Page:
Do we really need a ceremony rehearsal and rehearsal dinner?

The short answer is yes, and here’s why.

A ceremony rehearsal is the ideal opportunity for anyone who will be participating in some way during the ceremony (wedding party members, readers, ushers, etc.) to practice their role. While a ceremony rehearsal is not mandatory, it is strongly recommended to have one. A rundown of the ceremony—from when to walk and where to stand to what to say and what comes next—will calm any pre-wedding jitters and ensure everyone who is helping knows what to expect and when their part is coming up to make them comfortable on the day of. The ceremony rehearsal is also an opportunity for anyone to ask questions and walk-through logistics, so the wedding group feels confident in what to expect at the ceremony. (And if you’re wondering if a wedding officiant should attend the rehearsal, the answer is a resounding yes and you can find out why here.)

Although a rehearsal dinner is optional, it is the perfect opportunity for a couple’s loved ones to socialize before the wedding day in a more relaxed environment. A rehearsal dinner (or breakfast or lunch or brunch—it can be anything despite its name), can be as informal or formal and as large or small as the couple wants it to be. There are no “rules” when it comes to rehearsal dinners, but the benefit of having one is it gives both sides the chance to get together before the wedding day, which is generally a more formal, stressful and jampacked event. In the past, rehearsal dinners were intimate and generally included immediate family members and the wedding party, but rehearsal dinners today are based on the couple’s preference for how many people they want to invite as well as what kind of pre-wedding event they want to have, from a barbecue in the park to a plated meal in a restaurant.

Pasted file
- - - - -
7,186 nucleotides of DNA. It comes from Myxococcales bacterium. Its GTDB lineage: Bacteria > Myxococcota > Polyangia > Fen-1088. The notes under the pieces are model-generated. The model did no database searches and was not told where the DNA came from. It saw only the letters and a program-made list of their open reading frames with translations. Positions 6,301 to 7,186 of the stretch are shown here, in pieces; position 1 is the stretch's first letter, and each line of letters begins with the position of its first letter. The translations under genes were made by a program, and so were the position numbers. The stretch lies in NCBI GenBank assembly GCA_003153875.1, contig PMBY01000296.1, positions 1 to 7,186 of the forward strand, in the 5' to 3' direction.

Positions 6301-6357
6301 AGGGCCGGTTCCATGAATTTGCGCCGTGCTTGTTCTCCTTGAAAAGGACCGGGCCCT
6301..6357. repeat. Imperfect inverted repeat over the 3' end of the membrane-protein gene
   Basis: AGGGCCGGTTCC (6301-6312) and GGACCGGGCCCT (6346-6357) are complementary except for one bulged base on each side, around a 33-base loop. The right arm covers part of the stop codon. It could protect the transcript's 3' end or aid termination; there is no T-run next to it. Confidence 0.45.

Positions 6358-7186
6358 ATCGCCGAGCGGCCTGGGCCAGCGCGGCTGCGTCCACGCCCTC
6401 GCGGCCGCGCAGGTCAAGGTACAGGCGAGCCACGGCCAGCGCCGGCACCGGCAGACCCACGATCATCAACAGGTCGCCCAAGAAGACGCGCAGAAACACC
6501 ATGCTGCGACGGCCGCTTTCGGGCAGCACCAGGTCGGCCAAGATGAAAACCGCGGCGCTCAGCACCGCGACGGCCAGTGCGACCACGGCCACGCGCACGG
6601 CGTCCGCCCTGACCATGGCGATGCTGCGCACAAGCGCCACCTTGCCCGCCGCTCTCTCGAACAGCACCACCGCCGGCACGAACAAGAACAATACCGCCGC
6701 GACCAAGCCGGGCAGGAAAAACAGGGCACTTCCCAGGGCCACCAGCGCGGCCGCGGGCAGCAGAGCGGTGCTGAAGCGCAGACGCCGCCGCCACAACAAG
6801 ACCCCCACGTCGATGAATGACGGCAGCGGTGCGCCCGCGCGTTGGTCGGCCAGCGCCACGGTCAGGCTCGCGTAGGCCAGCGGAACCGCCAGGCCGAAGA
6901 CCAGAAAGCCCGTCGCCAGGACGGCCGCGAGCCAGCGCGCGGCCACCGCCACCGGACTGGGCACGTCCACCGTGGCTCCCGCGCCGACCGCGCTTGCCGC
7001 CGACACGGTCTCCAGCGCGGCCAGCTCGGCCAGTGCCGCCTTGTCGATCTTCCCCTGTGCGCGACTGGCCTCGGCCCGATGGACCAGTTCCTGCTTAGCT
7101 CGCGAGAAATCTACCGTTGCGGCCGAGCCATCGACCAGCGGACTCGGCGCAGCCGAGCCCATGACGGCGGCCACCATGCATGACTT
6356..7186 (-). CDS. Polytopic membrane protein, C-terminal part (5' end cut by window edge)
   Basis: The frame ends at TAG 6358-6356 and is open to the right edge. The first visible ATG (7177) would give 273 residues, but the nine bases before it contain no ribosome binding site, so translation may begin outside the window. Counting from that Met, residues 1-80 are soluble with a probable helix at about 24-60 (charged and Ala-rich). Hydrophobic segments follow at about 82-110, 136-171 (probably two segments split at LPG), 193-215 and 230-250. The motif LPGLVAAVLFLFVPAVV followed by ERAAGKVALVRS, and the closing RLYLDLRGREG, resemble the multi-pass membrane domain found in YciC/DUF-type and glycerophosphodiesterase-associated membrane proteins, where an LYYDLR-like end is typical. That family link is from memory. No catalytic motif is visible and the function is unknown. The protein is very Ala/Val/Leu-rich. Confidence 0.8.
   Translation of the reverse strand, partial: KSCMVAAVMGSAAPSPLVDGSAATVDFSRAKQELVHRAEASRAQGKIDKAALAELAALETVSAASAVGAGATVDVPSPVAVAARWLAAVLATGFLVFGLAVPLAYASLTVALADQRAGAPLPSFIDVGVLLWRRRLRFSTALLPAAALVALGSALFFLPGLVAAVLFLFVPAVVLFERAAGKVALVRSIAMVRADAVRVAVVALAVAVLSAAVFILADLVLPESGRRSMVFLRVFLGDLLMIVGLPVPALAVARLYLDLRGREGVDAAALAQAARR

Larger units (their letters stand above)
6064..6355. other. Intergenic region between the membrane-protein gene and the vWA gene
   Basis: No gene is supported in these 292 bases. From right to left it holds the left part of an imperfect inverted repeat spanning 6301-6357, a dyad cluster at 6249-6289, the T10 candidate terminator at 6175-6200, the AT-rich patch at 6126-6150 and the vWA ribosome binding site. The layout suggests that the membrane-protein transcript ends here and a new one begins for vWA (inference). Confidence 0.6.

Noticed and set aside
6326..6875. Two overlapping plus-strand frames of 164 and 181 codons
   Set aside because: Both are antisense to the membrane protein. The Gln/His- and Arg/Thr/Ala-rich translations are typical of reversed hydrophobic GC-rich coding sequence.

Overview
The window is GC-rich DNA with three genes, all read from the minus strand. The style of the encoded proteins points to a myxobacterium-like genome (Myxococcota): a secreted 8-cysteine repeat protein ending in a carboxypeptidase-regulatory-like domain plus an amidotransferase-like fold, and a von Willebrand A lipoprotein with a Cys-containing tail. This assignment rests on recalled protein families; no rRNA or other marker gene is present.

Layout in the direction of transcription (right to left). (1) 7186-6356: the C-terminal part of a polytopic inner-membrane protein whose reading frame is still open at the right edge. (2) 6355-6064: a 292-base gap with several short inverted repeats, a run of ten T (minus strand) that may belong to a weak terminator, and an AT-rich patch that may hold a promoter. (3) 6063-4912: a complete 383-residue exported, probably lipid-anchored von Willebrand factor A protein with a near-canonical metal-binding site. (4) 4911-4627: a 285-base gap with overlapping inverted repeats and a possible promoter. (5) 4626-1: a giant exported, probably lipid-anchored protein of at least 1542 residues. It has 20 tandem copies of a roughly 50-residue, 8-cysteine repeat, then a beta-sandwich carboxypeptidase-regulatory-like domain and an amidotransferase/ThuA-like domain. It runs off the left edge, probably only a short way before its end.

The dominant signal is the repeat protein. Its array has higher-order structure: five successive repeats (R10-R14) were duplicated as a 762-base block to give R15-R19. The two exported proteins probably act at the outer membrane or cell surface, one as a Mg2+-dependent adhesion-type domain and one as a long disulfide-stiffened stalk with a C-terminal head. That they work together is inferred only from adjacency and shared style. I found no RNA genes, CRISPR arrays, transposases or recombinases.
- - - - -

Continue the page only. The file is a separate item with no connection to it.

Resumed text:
Whether couple chooses to have a ceremony rehearsal and rehearsal dinner, there are clear benefits to having both.

Monday, May 30, 2022

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